Tempers are running hot these days. People are frustrated and road rage is at an all-time high. Instead of constantly being ready to diffuse a situation once it has happened, there are simple things we can all do to help prevent anger from escalating to that point in the first place. Being considerate and expressing gratitude towards your fellow drivers can go a long way to minimize tension – not only does it feel good in the moment, but good deeds usually pay off because people will pass them on and “pay it forward.” One good deed could start a wave of good deeds.
Rather than buying the driver in the car behind you in the Starbucks drive-thru a $9 latte, why not make someone’s day by being a more courteous driver? The best part? Practicing good driving etiquette and being courteous won’t cost you a thing.
Let Drivers In
We’ve all got places to go. After all, that’s why we’re driving in the first place. Letting someone merge in front of you is a much nicer gesture than blocking them out. Letting one car in won’t make that much of a difference to your commute and it’s good karma.
Even if zippered merging is the proper way to drive, if someone goes out of their way to make space and let you in, thank them with a quick wave. Just make sure you use all five fingers, so your intentions aren’t misinterpreted as an act of aggression. There’s obviously no obligation to wave, but it’s so easy and has such a big impact that it seems crazy not to.
Even if it is rarely, if ever, enforced, the left lane is for passing. Full stop. If you want to pass a slower vehicle ahead, pull out, overtake them, and move back over so that you aren’t holding up people behind you. Sitting in the left lane causes unnecessary congestion. Even if you’re driving at the speed limit and someone would have to theoretically break the law to pass you, it isn’t your job to uphold the law. This is even more important when emergency vehicles are attempting to pass. An extra minute likely won’t make a big difference to your day, but it could mean life or death for someone else.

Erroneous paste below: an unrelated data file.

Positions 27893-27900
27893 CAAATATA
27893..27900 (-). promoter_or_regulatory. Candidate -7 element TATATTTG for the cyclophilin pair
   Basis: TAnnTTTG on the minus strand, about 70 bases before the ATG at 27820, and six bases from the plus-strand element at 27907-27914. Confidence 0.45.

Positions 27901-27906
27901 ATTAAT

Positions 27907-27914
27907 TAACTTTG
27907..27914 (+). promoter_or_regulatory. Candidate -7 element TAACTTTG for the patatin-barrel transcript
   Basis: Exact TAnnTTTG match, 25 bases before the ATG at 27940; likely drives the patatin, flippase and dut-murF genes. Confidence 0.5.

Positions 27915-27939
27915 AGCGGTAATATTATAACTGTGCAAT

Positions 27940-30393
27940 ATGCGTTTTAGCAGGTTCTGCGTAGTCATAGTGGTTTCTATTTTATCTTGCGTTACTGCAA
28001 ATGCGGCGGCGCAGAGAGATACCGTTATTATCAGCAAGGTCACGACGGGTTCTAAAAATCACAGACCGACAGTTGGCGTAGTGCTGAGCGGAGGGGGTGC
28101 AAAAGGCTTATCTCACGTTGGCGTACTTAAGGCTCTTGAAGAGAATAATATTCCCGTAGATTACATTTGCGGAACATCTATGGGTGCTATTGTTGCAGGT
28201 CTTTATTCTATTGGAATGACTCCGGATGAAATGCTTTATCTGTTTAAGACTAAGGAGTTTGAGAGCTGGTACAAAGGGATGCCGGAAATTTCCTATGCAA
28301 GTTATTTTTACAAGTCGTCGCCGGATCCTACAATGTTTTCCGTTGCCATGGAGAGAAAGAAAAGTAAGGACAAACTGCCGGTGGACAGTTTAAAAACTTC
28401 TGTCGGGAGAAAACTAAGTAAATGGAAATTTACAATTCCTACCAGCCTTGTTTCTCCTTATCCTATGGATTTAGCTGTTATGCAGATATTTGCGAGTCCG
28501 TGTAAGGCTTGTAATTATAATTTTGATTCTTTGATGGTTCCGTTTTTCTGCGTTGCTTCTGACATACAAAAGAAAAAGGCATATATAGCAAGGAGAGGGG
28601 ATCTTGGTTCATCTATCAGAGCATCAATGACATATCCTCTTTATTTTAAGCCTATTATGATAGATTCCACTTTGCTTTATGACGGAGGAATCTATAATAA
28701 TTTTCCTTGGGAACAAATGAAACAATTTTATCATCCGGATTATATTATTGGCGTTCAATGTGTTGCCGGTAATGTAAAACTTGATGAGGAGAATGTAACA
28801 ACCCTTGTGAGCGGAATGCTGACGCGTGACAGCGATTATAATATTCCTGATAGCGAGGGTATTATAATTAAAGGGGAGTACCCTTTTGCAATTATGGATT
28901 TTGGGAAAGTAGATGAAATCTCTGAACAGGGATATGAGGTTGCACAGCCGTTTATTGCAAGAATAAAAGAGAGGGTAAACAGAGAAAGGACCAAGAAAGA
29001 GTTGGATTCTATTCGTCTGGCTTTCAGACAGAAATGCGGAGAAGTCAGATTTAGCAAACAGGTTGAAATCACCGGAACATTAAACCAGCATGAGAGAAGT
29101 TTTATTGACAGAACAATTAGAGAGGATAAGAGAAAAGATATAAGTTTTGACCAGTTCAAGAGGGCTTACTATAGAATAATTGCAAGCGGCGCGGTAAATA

Leave Some Space
Again, I’ve never seen this enforced, but it is technically illegal to stop in the middle of an intersection or block a crosswalk. It creates pandemonium for other drivers and pedestrians, plus it doesn’t get you to your destination any faster. It just causes gridlock and blind rage. If you don’t think you can get through an intersection before the traffic light changes, wait behind the line.
Watch for Bikes
Cars have bumpers, cyclists have bones. There’s a lot of animosity between these two camps, but the reality is that both sides can do a lot better. A collision won’t seriously injure a driver who is surrounded by steel beams and airbags, but it could be fatal for someone riding a bicycle. Dedicated bike lane infrastructure has a long way to go in most cities, but it doesn’t take much time or effort to give cyclists some room. A working system would also need cyclists to follow road rules as well and have everyone be respectful and courteous to each other.